EEOC issues further guidance authorizing vaccine mandates and vaccine inquiries in the private workplace

The EEOC issued further guidance (Q&A K.1-K.18) updating its previous guidance regarding vaccines, vaccine mandates and vaccine inquiries in the workplace. This new guidance clarifies and confirms that the federal EEO laws overseen by the EEOC (Title VII, ADA, etc.) do not prohibit an employer from

  • Imposing a vaccine mandate as a condition of entry into the workplace,
  • Offering an incentive to employees in exchange for being vaccinated,
    • Again though the EEOC cautioned without explaining that the amount cannot be so high as to be “coercive,”
      • The EEOC added the following cryptic sentence to this caution: “Because vaccinations require employees to answer pre-vaccination disability-related screening questions, a very large incentive could make employees feel pressured to disclose protected medical information.” It isn’t entirely clear whether the EEOC meant that sentence to explain what it meant by “coercive.” In other words, is the only standard for measuring “coercive” whether the amount is so high it would cause a (reasonable?) employee to “feel pressured to disclose protected medical information”?
  • Informing employees about vaccines and even encouraging employees to become vaccinated,
  • Asking employees if they have been vaccinated or requiring employees to provide proof of vaccination. The EEOC confirms these are not medical inquiries protected by the ADA. However the EEOC cautions answers should be kept confidential.

The EEOC noted that it does not have jurisdiction over all laws that might be applicable to vaccinations in the workplace. For example, state and local laws may (and in at least Texas and Montana at this time do) conflict at least to some extent with even President Biden’s recent mandates. Almost all of these issues are already being litigated throughout the country.

The EEOC continues to remind employers that workers may be entitled to reasonable accommodations, possibly including exemption from vaccine-related mandates and inquiries. For example, a worker who requires an exemption from a vaccine mandate that is imposed as a condition of entry into the workplace may be able to enter the workplace by wearing a mask, working a staggered shift, after changes to the workplace itself such as increasing ventilation, or may be entitled telework “if feasible,” or reassignment “to a vacant position in a different workspace.” Unfortunately the EEOC’s conclusory guidance continues to lack any meaningful specifics or feasible instruction for how this kind of analysis will be conducted. To the contrary the EEOC continues to insist that the decision be made as “an individualized assessment” for each such individual and that the assessment “should be based on a reasonable medical judgment that relies on the most current medical knowledge about COVID-19.”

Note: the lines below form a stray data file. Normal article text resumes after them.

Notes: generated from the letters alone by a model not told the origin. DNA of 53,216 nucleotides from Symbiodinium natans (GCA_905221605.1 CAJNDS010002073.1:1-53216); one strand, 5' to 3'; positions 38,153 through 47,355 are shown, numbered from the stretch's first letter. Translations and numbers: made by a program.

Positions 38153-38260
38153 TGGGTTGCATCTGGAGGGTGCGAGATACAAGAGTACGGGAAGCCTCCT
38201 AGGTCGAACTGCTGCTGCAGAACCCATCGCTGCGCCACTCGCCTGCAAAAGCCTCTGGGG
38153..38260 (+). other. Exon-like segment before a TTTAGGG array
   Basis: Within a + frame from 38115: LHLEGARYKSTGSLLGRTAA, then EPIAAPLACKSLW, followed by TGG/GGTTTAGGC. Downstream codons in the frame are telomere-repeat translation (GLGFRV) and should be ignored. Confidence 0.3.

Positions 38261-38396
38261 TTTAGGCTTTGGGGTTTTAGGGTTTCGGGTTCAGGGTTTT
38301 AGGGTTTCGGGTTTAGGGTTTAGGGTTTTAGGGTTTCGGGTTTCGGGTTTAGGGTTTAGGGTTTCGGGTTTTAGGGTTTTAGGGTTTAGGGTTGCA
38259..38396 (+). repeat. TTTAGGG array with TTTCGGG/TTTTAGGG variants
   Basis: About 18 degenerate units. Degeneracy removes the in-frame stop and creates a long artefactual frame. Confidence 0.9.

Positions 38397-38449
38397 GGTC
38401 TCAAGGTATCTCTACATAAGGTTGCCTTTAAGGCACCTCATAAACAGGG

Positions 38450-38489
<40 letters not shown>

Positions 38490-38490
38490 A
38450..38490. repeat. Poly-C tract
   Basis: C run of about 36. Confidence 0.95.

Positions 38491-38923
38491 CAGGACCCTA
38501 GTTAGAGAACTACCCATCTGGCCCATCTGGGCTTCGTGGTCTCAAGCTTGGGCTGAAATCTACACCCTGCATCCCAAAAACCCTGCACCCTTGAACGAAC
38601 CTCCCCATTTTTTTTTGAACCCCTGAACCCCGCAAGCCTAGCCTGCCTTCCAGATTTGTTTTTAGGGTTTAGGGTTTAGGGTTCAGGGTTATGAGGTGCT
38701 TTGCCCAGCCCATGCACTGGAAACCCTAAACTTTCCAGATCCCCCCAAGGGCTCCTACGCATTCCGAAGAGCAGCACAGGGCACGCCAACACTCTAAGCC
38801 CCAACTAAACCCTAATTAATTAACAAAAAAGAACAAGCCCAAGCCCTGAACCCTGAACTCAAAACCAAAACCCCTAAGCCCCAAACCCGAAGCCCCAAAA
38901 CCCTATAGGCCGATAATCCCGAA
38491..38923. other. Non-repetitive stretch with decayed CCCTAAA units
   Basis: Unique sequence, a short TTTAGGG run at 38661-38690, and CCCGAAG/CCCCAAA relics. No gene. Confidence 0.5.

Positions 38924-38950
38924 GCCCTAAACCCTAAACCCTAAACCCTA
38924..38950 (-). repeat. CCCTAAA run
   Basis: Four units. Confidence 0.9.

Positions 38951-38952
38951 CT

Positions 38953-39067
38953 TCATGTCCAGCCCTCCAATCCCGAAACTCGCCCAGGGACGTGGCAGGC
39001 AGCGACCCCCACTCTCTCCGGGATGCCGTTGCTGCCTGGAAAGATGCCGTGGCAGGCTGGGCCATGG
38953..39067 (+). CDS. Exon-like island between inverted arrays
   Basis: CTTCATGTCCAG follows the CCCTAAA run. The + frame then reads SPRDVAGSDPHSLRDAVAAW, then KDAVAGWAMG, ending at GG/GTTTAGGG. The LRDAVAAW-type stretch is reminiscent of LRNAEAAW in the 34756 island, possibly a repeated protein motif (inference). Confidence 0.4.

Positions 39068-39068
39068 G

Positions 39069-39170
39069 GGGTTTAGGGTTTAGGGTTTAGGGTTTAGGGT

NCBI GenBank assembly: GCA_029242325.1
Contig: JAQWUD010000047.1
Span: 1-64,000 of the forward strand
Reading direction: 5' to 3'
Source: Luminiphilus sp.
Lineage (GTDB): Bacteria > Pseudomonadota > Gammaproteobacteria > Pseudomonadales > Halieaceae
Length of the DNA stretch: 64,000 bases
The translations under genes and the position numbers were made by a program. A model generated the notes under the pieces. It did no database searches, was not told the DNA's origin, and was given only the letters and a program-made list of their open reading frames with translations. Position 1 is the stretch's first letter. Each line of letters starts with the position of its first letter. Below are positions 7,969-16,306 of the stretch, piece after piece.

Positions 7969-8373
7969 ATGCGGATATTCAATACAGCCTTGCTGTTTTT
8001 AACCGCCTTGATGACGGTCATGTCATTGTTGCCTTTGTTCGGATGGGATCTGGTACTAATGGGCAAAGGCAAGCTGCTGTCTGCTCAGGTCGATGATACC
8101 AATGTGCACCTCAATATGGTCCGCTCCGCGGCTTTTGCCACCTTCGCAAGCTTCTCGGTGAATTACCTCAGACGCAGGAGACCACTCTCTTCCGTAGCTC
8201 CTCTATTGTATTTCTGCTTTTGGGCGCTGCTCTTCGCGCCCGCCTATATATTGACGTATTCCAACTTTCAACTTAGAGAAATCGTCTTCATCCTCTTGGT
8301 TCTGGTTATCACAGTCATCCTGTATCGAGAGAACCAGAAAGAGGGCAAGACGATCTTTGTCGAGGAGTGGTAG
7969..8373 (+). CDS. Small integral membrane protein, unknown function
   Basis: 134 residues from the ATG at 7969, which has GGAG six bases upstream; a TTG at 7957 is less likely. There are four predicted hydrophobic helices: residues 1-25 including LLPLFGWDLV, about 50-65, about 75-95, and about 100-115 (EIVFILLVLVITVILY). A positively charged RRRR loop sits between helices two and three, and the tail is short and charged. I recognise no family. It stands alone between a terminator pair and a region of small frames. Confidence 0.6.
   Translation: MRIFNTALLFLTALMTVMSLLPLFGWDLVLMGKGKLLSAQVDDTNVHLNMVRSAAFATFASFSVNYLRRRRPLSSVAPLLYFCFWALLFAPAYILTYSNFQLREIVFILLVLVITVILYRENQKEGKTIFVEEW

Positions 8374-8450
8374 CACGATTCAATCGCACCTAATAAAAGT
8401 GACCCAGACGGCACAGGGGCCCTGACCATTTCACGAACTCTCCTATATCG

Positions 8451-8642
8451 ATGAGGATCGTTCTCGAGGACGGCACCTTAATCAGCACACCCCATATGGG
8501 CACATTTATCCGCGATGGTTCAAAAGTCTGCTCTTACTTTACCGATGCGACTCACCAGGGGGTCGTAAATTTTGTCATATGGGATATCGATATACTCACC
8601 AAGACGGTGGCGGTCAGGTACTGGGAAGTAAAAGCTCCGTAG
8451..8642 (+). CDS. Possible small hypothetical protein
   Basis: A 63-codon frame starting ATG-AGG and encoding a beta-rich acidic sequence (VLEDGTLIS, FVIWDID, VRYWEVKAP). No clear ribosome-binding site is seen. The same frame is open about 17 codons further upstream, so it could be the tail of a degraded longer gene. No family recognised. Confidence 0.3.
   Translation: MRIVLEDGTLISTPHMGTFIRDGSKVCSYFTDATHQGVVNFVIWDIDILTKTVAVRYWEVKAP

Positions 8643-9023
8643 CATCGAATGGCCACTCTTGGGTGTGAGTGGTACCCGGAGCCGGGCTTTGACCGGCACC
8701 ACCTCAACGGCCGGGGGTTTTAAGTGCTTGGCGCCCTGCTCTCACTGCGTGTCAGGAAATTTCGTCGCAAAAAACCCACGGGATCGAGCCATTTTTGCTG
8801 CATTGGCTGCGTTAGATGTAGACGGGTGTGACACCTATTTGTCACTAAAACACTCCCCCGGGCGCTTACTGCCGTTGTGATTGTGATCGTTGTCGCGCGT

The EEOC also reminded employers that some workers may not be able to be vaccinated for medical reasons and discussed in particular concerns that pregnant workers might have. “Employees who are not vaccinated because of pregnancy may be entitled (under Title VII) to adjustments to keep working, if the employer makes modifications or exceptions for other employees.  These modifications may be the same as the accommodations made for an employee based on disability or religion.”

Texas joins Montana in conflict against Biden vaccine mandates

By Executive Order of its Governor, Texas has joined Montana in an on-going conflict against the recent vaccine mandates announced by President Biden. But how direct are these conflicts? While certainly direct enough to ensure significant litigation in both states, there appears to be some room for some form of compliance with the Biden mandates, especially in Texas. Hopefully litigation will strike the state bans (or clearly rule, in reverse, that they somehow supersede the Biden mandates), so that employers (and employees) have clarity as to vaccine-related rights and obligations in these states; however, until and unless that occurs, these state laws are likely to create significant confusion as each law leaves significant room for partial compliance with the federal mandates.

The Texas Governor’s Executive Order is likely to be followed by a new statute from its legislature. Indeed, the Governor has already added it to the legislature’s agenda in an upcoming special session. Until then, it provides, as follows:

No entity in Texas can compel receipt of a COVID-19 vaccine by any individual, including an employee or a consumer, who objects to such vaccination for any reason of personal conscience, based on a religious belief, or for medical reasons, including prior recovery from COVID-19.